Spontaneous transverse colon volvulus
Landolsi Sana, Gassara Ali, Helmi Kallel, Baklouti Amine, Saadaoui Ahmed, ElOuer Mohamed Ali, Chaeib Wajdi, Mannaï Saber
The Pan African Medical Journal. 2013;14:160. doi:10.11604/pamj.2013.14.160.2073

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Case report

Spontaneous transverse colon volvulus

Cite this: The Pan African Medical Journal. 2013;14:160. doi:10.11604/pamj.2013.14.160.2073

Received: 22/09/2012 - Accepted: 20/04/2013 - Published: 25/04/2013

Key words: Volvulus, Transverse colon, spontaneous

© Landolsi Sana et al. The Pan African Medical Journal - ISSN 1937-8688. This is an Open Access article distributed under the terms of the Creative Commons Attribution License (http://creativecommons.org/licenses/by/2.0), which permits unrestricted use, distribution, and reproduction in any medium, provided the original work is properly cited.

Available online at: http://www.panafrican-med-journal.com/content/article/14/160/full

Corresponding author: Landolsi Sana, Department of general surgery, Jendouba’s Hospital, Tunisia (sanachirurgie@yahoo.fr)


Spontaneous transverse colon volvulus

 

Landolsi Sana1,&, Gassara Ali1, Helmi Kallel1, Baklouti Amine1, Saadaoui Ahmed1, ElOuer Mohamed Ali1, Chaeib Wajdi1, Mannaï Saber1

 

1Department of general surgery, Jendouba’s Hospital, Tunisia

 

 

&Corresponding author
Landolsi Sana, Department of general surgery, Jendouba’s Hospital, Tunisia

 

 

Abstract

We report a case of spontaneous transverse colon volvulus in a young healthy woman. It constitutes an unusual case since it occurred in a young healthy woman with a subacute onset and no aetiological factor has been found. Its diagnosis is still challenging. Prompt recognition with emergency intervention constitutes the key to successful outcome.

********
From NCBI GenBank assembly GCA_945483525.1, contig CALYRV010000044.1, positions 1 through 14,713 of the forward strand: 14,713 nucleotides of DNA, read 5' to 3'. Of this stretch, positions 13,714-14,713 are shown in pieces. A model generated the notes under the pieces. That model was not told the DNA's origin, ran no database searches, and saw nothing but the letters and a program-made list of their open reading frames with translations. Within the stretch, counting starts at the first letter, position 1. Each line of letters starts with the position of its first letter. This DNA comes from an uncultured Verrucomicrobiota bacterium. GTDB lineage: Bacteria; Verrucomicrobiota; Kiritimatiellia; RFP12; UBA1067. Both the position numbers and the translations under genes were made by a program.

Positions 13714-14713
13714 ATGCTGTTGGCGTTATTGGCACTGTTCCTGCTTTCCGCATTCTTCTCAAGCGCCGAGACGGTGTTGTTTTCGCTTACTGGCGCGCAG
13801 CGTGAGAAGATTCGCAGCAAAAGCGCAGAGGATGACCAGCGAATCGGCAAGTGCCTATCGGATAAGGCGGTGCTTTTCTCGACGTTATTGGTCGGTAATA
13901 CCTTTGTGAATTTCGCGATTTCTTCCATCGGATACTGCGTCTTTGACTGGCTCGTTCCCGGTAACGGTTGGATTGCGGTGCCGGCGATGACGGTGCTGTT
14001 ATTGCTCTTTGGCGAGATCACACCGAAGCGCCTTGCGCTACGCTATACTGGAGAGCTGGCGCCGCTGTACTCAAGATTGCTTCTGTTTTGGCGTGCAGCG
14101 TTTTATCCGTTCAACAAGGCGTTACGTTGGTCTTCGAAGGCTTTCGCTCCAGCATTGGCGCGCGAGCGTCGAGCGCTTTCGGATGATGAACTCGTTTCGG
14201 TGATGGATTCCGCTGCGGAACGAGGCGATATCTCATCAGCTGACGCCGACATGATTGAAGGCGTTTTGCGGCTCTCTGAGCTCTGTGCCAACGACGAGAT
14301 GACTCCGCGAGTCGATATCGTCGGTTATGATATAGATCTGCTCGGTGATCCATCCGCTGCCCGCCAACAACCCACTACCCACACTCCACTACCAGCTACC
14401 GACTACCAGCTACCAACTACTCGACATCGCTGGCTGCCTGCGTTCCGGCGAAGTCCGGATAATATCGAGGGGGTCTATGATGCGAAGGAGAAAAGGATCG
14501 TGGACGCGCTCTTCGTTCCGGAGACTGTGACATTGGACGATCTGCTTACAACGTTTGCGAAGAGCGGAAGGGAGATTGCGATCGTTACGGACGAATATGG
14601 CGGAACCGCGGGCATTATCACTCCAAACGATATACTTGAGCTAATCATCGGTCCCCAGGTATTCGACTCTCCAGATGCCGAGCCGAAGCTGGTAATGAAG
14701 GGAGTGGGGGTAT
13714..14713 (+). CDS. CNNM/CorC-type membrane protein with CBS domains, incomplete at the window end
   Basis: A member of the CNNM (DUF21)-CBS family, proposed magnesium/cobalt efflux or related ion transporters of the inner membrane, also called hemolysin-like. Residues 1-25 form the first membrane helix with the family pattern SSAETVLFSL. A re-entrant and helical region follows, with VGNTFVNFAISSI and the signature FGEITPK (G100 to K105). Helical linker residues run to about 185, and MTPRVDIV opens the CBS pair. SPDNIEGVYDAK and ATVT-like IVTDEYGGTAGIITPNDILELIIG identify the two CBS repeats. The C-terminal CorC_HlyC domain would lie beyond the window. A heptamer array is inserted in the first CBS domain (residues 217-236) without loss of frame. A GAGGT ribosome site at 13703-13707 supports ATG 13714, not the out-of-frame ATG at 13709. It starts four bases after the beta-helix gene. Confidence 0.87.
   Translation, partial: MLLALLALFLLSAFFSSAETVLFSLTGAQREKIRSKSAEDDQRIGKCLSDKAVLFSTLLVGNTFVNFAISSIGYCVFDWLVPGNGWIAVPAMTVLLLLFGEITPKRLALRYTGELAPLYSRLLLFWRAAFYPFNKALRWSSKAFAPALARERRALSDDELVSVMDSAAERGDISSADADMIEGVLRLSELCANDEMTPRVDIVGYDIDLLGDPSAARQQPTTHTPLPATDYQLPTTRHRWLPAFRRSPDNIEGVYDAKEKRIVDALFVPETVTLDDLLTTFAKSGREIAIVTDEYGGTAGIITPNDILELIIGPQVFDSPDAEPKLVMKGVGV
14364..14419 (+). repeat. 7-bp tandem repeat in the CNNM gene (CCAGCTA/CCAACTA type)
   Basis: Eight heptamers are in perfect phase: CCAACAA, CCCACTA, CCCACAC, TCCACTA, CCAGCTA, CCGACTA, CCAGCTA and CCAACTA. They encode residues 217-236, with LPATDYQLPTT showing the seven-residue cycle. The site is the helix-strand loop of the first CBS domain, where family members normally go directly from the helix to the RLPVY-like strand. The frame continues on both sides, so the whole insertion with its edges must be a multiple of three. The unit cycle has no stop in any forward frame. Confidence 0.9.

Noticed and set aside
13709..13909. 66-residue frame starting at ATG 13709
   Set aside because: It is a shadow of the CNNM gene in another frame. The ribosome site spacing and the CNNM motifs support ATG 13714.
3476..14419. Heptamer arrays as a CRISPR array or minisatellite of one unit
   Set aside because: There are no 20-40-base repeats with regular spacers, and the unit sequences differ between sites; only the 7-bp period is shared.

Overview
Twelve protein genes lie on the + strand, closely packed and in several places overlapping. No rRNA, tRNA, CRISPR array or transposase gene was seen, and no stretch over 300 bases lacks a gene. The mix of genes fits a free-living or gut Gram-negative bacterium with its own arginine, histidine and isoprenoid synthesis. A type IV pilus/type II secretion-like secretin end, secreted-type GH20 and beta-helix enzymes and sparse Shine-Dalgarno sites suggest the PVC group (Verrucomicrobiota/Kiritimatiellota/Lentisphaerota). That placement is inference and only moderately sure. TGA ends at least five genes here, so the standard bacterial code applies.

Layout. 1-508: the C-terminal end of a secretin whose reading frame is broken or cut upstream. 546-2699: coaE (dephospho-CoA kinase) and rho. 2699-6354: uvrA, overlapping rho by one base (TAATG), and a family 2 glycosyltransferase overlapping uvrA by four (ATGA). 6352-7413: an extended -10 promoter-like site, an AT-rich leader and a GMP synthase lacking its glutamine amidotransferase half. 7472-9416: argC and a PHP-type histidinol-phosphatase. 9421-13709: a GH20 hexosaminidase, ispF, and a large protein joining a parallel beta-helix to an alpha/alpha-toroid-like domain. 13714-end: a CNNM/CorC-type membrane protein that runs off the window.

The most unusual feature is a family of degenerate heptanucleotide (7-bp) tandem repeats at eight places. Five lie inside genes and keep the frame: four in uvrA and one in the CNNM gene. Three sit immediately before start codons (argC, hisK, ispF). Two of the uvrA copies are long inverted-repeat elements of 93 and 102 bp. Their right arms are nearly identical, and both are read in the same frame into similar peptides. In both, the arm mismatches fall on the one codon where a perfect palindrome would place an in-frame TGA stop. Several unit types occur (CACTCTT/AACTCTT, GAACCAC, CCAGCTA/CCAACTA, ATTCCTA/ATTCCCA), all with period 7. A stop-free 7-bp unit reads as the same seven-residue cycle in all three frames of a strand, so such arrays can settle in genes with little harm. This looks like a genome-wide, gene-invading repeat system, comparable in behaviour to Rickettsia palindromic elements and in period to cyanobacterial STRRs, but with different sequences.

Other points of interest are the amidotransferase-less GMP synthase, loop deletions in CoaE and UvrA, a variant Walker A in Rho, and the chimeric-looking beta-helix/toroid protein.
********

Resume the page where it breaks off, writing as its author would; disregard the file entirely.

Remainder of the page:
Introduction

The transverse colon volvulus is an uncommon cause of bowel obstruction. It constitutes a surgical emergency since it can lead to bowel infarction, peritonitis, and death if not diagnosed at once. We report a case of a spontaneous transverse colon volvulus in a young healthy woman.

 

 

Patient and observation

A 39-year old woman presented with a three-day history of constipation and progressive abdominal pain without nausea or vomiting. The last bowel movement had been three days ago. There was no significant past medical history especially of chronic constipation, psychiatric disease, neurologic disease, or abdominal surgery. Physical examination revealed a moderate distension of the abdomen without signs of peritonitis. The abdomen was tympanic to percussion. There were no umbilical or groin hernias. Digital rectal examination demonstrated an empty rectal vault without intraluminal masses.

 

Blood investigations showed normal full blood count, urea, electrolytes, and clotting profile. The abdominal X-ray revealed a large bowel obstruction with a "U-shaped" loop in the left upper abdomen (Figure 1). The computed tomography demonstrated a dilatation of the right colon and the transverse colon with a cut-off near the splenic flexure (Figure 2). No signs of malignancy were found.

 

An emergency laparotomy was performed. Intra operative findings (Figure 3) were of a transverse colon volvulus rotated in a three hundred and sixty degrees clockwise direction on its mesentery. The point of twist was found in the left upper quadrant. The bowel was intact without signs of ischemia. A significant disparity in the size of the obstructed proximal and collapsed distal colon to the site of the volvulus was noticed. The transverse colon was mobile and increased in length. The volvulus was delivered into the incision and detorsed. An extended right hemicolectomy was carried on with end-to-side ileo-colic anastomosis.

 

The postoperative course was uneventful. Discharge from hospital was five days following admission. Histologically, the appearances were consistent with a sub acute progressive transverse colon volvulus. No acute inflammation, infarction, granulomas, dysplasia, malignancy, or vascular abnormality was noticed.

 

 

Discussion

We reported a case of spontaneous transverse colon volvulus in a healthy young woman. She had no past medical history of chronic constipation, psychiatric disease, neurologic disease, or abdominal surgery. Intra operatively, the transverse colon was mobile with an increased length. There was no sign of malignancy.